2011 PGA Tour Week 8: WGC Match Play: Euros Storm to the Top in the World of Golf

Martin Kaymer congratulates Luke Donald on his WGC - Accenture Match Play victory.   Photo Credit: European Tour

Martin Kaymer congratulates Luke Donald on his WGC – Accenture Match Play victory. Photo Credit: European Tour

With snow on the ground in the morning, a hail storm in the afternoon, by nightfall in the Arizona desert four European golfers have stormed to the top of the world of golf.

In the 13th edition of the World Golf Championship Accenture Match Play, Martin Kaymer displaced Lee Westwood and became the 14th golfer to be World No. 1.

On Sunday when Luke Donald defeated Kaymer for the Match Play championship, he leapfrogged from World No. 9 to No. 3 behind only Kaymer and Westwood.

2010 U.S. Open champion Graeme McDowell rounds out the European Top 4—the first time since March 1992 when Ian Woosnam (No. 1), Nick Faldo (2), Jose-Marie Olazabal (3) and Seve Ballesteros (4) led the world rankings.

With Tiger Woods No. 5 and Phil Mickelson No.6, then Paul Casey (7) and Rory McIlroy (8), the Euros hold six of the top eight spots.

The world order in golf has changed significantly since Phil Mickelson won the Masters nearly one year ago.

McDowell won at Pebble Beach, South African Louis Oosthuizen won the Open at St. Andrews and Kaymer beat Bubba Watson in the playoff at Whistling Straits in the PGA Championship.

Then McDowell won the Ryder Cup for the Europeans in Celtic Manor in Wales to end the year 2010 completing the monumental shift in golfing prowess.

Now it looks as though America’s aged golfing stars are being passed by with only the young Matt Kuchar at World No. 10 coming into his prime.

We might very well see Westwood win his first major this year, and Donald or Casey too.

Okay, maybe the sky is not falling in for the Americans. Dustin Johnson, Bubba Watson and Hunter Mahan have developed quite nicely in the last year as well.

But the change has been as dramatic as Donald’s domineering performance in the six rounds of match play at the Ritz Carlton Dove Mountain Resort.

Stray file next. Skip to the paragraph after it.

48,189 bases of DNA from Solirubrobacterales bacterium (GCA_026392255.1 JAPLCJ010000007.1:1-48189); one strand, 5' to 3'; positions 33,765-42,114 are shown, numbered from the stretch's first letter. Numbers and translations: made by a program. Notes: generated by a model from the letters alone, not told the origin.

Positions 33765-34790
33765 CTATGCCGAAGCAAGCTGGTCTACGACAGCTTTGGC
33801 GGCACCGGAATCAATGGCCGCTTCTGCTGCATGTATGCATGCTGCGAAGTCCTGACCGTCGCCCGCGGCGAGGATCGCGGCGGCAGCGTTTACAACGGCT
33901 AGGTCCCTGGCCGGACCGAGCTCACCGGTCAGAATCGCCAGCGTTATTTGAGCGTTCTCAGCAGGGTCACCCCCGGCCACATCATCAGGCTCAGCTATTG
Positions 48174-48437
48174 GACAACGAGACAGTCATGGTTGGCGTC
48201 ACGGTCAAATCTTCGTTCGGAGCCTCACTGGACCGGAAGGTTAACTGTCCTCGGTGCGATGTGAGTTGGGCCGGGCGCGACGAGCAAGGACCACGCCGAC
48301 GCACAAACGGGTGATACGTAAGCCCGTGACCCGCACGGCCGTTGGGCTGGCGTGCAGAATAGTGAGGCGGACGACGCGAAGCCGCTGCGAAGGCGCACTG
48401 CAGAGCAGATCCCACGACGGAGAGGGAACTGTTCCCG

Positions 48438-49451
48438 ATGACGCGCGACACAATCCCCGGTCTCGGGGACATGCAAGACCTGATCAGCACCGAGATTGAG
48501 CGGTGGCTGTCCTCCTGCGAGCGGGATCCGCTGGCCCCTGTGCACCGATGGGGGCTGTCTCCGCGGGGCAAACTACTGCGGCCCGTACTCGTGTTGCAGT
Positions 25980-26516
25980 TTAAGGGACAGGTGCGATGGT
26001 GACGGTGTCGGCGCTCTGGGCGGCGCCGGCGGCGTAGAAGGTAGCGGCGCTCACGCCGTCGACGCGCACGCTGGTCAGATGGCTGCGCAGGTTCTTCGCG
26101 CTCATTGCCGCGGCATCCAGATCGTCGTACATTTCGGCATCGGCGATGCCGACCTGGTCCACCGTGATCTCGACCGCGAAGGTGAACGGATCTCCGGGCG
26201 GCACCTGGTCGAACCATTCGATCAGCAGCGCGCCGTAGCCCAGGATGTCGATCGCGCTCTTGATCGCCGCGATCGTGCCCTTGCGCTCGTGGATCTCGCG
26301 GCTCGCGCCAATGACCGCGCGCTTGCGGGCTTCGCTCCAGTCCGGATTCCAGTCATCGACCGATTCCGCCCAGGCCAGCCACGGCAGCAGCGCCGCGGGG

Donald never trailed in any of his matches en route to his third and biggest win on the PGA Tour, but his first in five years.

The deepest he was all square in any of his matches was through 10 holes versus Martin Kaymer in the Championship Match, and Edoardo Molinari in the second round.

The Northwestern graduate trounced three Americans on his way to the title—6&5 over Charley Hoffman in Round one, 5&4 over Ryan Moore in the quarterfinals and 6&5 over Matt Kuchar in the semifinals.

Perhaps history will look to the 2008 U.S. Open at Torrey Pines as the last low point of Donald’s career, and the last high point of Tiger Woods’ career.

Woods beat Rocco Mediate in a Monday playoff to win his last (to date) major championship.

Donald had to withdraw during the fourth round on the 16th fairway after suffering a tendon injury to his left wrist which required surgery.

Donald came back at Tiger’s Chevron Challenge tournament late in the year; though he missed the Ryder Cup at Valhalla.

Donald, on the mend, had a decent year in 2009, and then again last year finishing second at East Lake in the TOUR championship. He was a member of the victorious European Ryder cup team in Wales last fall.

Now the artsy Donald has resumed his winning ways and is at his highest ever position in the world golf rankings at No. 3.

Woods, on the other hand, continued his winning ways in 2009, but then went winless in 2010 for the first time in his career and has yet to win his 15th major on the way to surpassing Nicklaus’ 18.

Golf’s “February Frenzy,” as coined on The Golf Channel by host Kelly Tilghman, produced outstanding drama over the five days of competition.

Steve Stricker on his 44th birthday was beaten by Matteo Manassero, a 17-year-old Italian golfer and the youngest ever in the event that features the Top 64 in the world golf rankings.

Tiger Woods, the No. 1 seed in the Sam Snead bracket, could not even tee off in his first round match against Thomas Bjorn until the first three matches of the day played through on the first tee heading to a sudden death conclusion.

Woods lost to Bjorn in 19 holes after watching defending champion Ian Poulter get beat by Stewart Cink on the 19th (first) hole.

Other No. 1 seeds, Phil Mickelson and Lee Westwood, lost in Round 2 to Rickie Fowler and Nick Watney, respectively.

Kaymer, the fourth No. 1 seed, became the new World No. 1 golfer after his semifinal win over Bubba Watson. The 26-year-old is the second German to do so (Bernard Langer).

With another WGC event one week away, and the Masters only five weeks away, the real drama in golf may be upcoming.


Andy Reistetter is a freelance golf writer covering all four major American golf tours- the PGA TOUR, Champions, Nationwide and LPGA Tours.

 Reistetter resides in Pont Vedra Beach, Florida near the PGA TOUR headquarters and home of The PLAYERS Championship at TPC Sawgrass.

 A lifetime golfer, Andy enjoys volunteering at the World Golf Hall of Fame in St. Augustine, Florida and pursuing his passion for the game of golf and everything associated with it.

 Please comment directly on this article or email him at AndyReistetter@gmail.com